Alumni Lectures Hosted by School of Theology
On Sept. 29, the School of Theology will present the third in the series of lectures on racial reconciliation. The 2021 Alumni Lectures welcomes three bishops as the guest lecturers for this year’s event—the Rt. Rev. Jennifer Baskervill-Burrows, Diocese of Indianapolis; the Rt. Rev. Phoebe Roaf, Diocese of West Tennessee; and the Rt. Rev. Eugene Sutton, Diocese of Maryland.
All lectures will be held in Guerry Auditorium. Everyone is invited to attend any or all of the lectures. Please note that masks are required inside all campus buildings. 8:30–9:30 a.m., Lecture 1, Jennifer Baskerville-Burrow; 9:45–10:45 a.m., Lecture 2, Phoebe Roaf; 2:15–3:15 p.m., Lecture 3, Eugene Sutton; 3:30–5 p.m, conversation between Bishops/Q&A
The Rt. Rev. Jennifer Baskerville-Burrows, “The Language of Dismantling White Supremacy: Intentional Words for Intentional Witness”—Word choice matters deeply to the gospel work of dismantling the sinful and systemic systems of racial oppression. Baskerville-Burrows will speak about her experience as a Black woman leading a majority-White diocese through a period of racial justice reckoning in the name of the Word made flesh, Jesus. She will share how defining the words shapes the work in the Diocese of Indianapolis as they create spaces where people can bring their real and vulnerable selves to the work of dismantling systems of injustice.
The Rt. Rev. Phoebe Roaf,“Addressing Racial Reconciliation in Different Contexts”—Roaf will focus on the promises contained in our baptismal covenant as guiding principles for our collective response to racism within the Church and society. As Baskerville-Burrows’ context in Indianapolis is very different from Roaf’s context in Memphis, she will explore how these two dioceses are addressing the question of racial reconciliation and becoming beloved community.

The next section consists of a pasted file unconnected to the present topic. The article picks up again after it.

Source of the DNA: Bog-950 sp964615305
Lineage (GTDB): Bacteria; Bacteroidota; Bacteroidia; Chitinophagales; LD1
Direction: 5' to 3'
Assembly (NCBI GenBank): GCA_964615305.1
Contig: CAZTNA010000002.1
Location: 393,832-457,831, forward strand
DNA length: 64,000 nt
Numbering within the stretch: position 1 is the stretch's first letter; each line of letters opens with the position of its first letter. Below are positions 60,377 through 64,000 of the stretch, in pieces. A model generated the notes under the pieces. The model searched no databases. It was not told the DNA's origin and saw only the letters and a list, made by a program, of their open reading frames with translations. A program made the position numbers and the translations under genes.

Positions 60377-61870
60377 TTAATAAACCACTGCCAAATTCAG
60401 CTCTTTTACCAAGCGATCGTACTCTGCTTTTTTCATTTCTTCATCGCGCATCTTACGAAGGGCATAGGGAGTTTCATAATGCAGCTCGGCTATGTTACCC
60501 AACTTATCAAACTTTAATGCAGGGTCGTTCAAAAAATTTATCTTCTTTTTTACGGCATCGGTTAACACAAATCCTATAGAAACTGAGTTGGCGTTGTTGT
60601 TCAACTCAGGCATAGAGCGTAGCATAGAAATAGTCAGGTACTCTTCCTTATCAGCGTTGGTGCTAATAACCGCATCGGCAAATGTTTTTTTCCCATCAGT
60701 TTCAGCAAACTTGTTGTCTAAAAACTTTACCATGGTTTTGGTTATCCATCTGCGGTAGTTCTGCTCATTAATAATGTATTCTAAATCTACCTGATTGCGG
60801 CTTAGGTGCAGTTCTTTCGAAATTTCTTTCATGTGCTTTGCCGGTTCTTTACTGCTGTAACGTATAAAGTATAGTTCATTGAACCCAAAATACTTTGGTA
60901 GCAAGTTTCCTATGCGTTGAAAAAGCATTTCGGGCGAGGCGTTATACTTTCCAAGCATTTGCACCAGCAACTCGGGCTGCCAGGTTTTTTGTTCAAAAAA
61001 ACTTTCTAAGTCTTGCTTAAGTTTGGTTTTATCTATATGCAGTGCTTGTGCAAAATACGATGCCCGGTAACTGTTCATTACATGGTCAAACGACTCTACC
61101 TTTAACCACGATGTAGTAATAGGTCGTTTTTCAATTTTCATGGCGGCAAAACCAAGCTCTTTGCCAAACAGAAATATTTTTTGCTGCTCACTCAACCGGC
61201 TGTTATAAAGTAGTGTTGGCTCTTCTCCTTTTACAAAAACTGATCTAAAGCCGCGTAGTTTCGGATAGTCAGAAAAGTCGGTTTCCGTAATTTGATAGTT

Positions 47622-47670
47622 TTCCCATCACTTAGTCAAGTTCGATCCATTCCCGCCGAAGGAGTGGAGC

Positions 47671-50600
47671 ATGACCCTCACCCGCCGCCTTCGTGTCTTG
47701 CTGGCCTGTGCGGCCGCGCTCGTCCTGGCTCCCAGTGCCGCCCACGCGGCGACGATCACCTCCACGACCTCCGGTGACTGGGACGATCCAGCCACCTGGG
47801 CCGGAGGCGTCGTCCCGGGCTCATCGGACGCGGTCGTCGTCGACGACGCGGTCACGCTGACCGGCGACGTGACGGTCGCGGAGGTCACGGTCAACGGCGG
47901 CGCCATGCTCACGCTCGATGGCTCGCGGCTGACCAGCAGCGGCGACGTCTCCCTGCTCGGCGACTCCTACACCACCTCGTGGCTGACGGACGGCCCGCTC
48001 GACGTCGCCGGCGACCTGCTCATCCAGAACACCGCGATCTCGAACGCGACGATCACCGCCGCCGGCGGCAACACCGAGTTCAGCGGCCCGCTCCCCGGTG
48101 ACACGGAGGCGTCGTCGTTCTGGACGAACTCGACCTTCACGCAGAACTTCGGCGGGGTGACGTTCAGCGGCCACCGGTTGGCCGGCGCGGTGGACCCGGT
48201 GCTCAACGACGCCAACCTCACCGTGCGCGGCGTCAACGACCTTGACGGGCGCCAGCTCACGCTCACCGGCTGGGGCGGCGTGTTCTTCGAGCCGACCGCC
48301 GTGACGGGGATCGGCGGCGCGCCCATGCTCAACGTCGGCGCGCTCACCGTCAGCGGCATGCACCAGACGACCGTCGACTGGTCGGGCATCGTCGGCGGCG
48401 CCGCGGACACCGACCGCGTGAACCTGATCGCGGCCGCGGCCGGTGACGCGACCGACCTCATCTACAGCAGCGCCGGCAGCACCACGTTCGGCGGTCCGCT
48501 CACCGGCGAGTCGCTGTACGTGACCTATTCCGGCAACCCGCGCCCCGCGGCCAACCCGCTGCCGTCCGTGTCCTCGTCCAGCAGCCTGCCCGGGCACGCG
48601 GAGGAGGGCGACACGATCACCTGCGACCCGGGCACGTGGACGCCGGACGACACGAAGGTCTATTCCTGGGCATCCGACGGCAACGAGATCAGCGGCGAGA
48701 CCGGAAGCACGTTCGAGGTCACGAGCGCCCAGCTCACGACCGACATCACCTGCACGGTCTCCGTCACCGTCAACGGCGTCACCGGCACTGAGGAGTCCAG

The Rt. Rev. Eugene Taylor Sutton, “Four Steps to Becoming a Racially-Reconciled Church”—Fifty years after the Civil Rights Era, have we as a Church and society made as much progress in racial justice and reconciliation as we had hoped? Recent polls consistently reveal a pessimism and hardening of racial attitudes among many Americans. Given our well-documented collusion with the forces of slavery, segregation and injustice, can The Episcopal Church lead the way toward becoming a more racially-reconciled community that faithfully reflects the values of the reign of God? In his presentation, Sutton will lead us in reflecting on these issues, and will suggest concrete ways that we as a Church can shape a brighter future.